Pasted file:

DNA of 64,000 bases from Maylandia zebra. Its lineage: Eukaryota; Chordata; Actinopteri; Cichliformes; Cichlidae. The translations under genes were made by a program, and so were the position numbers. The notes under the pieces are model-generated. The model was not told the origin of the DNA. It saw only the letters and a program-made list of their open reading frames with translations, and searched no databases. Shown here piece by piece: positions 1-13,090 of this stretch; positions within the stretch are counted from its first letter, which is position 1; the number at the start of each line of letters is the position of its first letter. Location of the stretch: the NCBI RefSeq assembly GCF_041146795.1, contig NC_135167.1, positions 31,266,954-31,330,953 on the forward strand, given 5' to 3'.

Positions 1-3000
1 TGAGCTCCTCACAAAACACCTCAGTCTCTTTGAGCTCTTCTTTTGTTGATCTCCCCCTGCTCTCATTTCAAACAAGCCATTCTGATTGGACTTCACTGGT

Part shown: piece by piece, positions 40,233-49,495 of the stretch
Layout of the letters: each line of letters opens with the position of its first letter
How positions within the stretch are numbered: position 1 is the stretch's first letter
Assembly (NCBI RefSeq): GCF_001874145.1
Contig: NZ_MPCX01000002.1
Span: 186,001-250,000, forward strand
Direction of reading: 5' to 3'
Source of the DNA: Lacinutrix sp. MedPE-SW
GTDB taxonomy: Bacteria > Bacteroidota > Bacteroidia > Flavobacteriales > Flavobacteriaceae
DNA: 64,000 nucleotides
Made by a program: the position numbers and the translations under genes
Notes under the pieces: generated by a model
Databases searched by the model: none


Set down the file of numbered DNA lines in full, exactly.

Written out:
DNA of 64,000 bases from Maylandia zebra. Its lineage: Eukaryota; Chordata; Actinopteri; Cichliformes; Cichlidae. The translations under genes were made by a program, and so were the position numbers. The notes under the pieces are model-generated. The model was not told the origin of the DNA. It saw only the letters and a program-made list of their open reading frames with translations, and searched no databases. Shown here piece by piece: positions 1-13,090 of this stretch; positions within the stretch are counted from its first letter, which is position 1; the number at the start of each line of letters is the position of its first letter. Location of the stretch: the NCBI RefSeq assembly GCF_041146795.1, contig NC_135167.1, positions 31,266,954-31,330,953 on the forward strand, given 5' to 3'.

Positions 1-3000
1 TGAGCTCCTCACAAAACACCTCAGTCTCTTTGAGCTCTTCTTTTGTTGATCTCCCCCTGCTCTCATTTCAAACAAGCCATTCTGATTGGACTTCACTGGT

Part shown: piece by piece, positions 40,233-49,495 of the stretch
Layout of the letters: each line of letters opens with the position of its first letter
How positions within the stretch are numbered: position 1 is the stretch's first letter
Assembly (NCBI RefSeq): GCF_001874145.1
Contig: NZ_MPCX01000002.1
Span: 186,001-250,000, forward strand
Direction of reading: 5' to 3'
Source of the DNA: Lacinutrix sp. MedPE-SW
GTDB taxonomy: Bacteria > Bacteroidota > Bacteroidia > Flavobacteriales > Flavobacteriaceae
DNA: 64,000 nucleotides
Made by a program: the position numbers and the translations under genes
Notes under the pieces: generated by a model
Databases searched by the model: none